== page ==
McLaughlin and Others v Newall: QBD 31 Jul 2009

The claimant asked the court to strike out the defence that the claimant had compromised his claim by agreement. The defendant had written letters critical of the claimants who were governors of a school which had disciplined his daughter a teacher there. The claimants said that in pleading justification, the defendant set aside the basis of the compromise agreement, and that the terms of any apology not being settled, no compromise had been achieved.
Held: Though it is not an absolute rule, the terms of the apology were necessary. ‘There are two main reasons why express agreement on the actual words of the apology will generally be essential and crucial, rather than subsidiary and peripheral. First, the principal objective of most defamation actions is the protection and restoration of the Claimant’s reputation, and an appropriately-worded apology is the clearest and most effective means of achieving this goal. Second, it is well known to everyone who has practised in this area of law that the negotiation of the precise words of the apology is one of the most delicate and precarious parts of any settlement, since the honour and pride of both parties are involved, and the disputed wording often assumes greater importance than the observer would regard as rational. To leave the apology to the last is to store up trouble.’ Here the defendant’s solicitors had made the compromise expressly dependent on the agreement of the terms.
The answer was in the doctrine of election: ‘ If a party has formally elected between one of two incompatible courses in litigation, the court will not allow him also to run the alternative and inconsistent case. ‘ But no election had yet been made. The defendant had no prospect of defending on the basis of there being an agreement in place.

[2009] EWHC 1925 (QB)
England and Wales
AppliedWestern Broadcasting Services v Seaga PC 29-Mar-2007
(Jamaica) The Claimant was the former Prime Minister of Jamaica. The Defendant was a radio broadcaster which had transmitted a programme said to be defamatory of him. The parties agree a settlement on terms including publication of ‘an apology . .
CitedLissenden v CAV Bosch Ltd HL 1940
The defendant attempted to bar the workman plaintiff from appealing a compensation award on the ground that he had already accepted payment under it.
Held: The House considered the principle that a party may not blow hot and cold on an issue . .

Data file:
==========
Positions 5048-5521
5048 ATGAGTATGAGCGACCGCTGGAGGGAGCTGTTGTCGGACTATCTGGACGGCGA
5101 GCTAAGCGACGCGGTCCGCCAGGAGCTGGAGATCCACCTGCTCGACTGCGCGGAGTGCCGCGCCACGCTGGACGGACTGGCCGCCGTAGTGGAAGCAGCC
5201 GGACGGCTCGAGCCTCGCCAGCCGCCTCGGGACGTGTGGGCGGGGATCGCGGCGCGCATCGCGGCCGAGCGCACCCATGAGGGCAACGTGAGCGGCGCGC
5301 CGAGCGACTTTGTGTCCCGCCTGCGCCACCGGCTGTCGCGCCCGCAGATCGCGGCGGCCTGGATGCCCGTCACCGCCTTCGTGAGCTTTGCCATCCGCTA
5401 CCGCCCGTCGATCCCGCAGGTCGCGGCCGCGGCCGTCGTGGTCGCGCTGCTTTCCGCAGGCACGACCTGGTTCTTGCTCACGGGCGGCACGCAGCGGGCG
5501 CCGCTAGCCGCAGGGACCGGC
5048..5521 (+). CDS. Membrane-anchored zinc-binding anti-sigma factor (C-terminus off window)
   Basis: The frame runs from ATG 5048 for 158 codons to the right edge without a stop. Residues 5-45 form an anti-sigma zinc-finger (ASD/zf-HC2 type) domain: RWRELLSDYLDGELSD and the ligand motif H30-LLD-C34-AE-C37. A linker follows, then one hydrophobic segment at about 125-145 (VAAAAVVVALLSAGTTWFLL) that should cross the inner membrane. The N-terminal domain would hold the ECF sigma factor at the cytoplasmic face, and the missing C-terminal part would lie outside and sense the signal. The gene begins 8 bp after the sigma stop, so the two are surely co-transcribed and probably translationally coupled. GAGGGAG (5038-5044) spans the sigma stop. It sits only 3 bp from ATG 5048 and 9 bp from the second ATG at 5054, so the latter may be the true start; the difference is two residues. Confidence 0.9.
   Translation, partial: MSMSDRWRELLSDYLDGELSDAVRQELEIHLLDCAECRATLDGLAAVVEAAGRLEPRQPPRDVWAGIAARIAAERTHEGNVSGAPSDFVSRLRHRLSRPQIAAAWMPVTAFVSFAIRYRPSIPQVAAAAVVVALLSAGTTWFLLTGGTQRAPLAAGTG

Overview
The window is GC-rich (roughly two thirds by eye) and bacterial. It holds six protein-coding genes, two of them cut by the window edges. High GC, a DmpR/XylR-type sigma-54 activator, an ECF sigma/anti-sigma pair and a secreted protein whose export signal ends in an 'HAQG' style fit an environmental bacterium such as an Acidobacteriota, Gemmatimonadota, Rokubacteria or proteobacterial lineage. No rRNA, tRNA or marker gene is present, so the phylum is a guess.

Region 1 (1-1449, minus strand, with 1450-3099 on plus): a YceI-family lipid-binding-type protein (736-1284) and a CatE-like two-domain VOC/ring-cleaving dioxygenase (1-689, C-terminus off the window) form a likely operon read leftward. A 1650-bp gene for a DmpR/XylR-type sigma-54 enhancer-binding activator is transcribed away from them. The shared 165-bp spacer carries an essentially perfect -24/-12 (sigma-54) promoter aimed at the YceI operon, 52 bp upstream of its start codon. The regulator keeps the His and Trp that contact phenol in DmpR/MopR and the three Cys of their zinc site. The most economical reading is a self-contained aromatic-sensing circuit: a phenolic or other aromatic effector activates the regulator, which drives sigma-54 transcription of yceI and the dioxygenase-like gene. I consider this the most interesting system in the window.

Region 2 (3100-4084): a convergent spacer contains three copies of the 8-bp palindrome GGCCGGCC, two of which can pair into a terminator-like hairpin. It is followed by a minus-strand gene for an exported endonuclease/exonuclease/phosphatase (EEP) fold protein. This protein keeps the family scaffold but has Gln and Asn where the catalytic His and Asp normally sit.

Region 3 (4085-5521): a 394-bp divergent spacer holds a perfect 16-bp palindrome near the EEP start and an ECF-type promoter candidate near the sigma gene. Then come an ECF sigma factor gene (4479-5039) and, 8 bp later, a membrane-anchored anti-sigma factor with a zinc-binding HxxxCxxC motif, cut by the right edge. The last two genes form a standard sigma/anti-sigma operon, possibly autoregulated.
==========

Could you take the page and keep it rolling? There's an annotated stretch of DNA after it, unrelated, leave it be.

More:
CitedYarmouth v France CA 11-Aug-1887
The plaintiff was employed by the defendant to drive carts. He objected that the horse had a vicious nature, but was obliged to drive it in any event. The horse kicked him.
Held: For the purposes of the 1880 Act, the plaintiff was an employee, . .
CitedAdelson and Another v Associated Newspapers QBD 19-Feb-2008
Complaint was made that an article was defamatory of the owner of Manchester United. The defendant now argued that the game was not worth the candle. The costs vastly exceeded any possible recovery, and it had openly offered vindication, and that . .
CitedExpress Newspapers v News (UK) plc 1990
If summary judgment is given to one party on his claim, it must also be given on a counterclaim made on the same basis by the defendant. The principle that a party to litigation cannot ‘approbate and reprobate’ (or ‘blow hot and cold’) can curtail a . .
CitedBanque des Marchands de Moscou (Koupetschesky) v Kindersley CA 1951
Sir Raymond Evershed MR discussed the need to keep the doctrine against approbation and reprobation within limits. . .
CitedClarke (Executor of the Will of Francis Bacon, Deceased) v Marlborough Fine Art (London) Ltd and Another ChD 5-Jul-2001
Francis Bacon sold his paintings through the defendant agents for many years. The original contractual arrangement grew into a fiduciary one. The claimants asserted that the defendants were in breach of that fiduciary duty, the defendants asserted . .

Lists of cited by and citing cases may be incomplete.

Defamation, Litigation Practice

Updated: 01 November 2021; Ref: scu.375079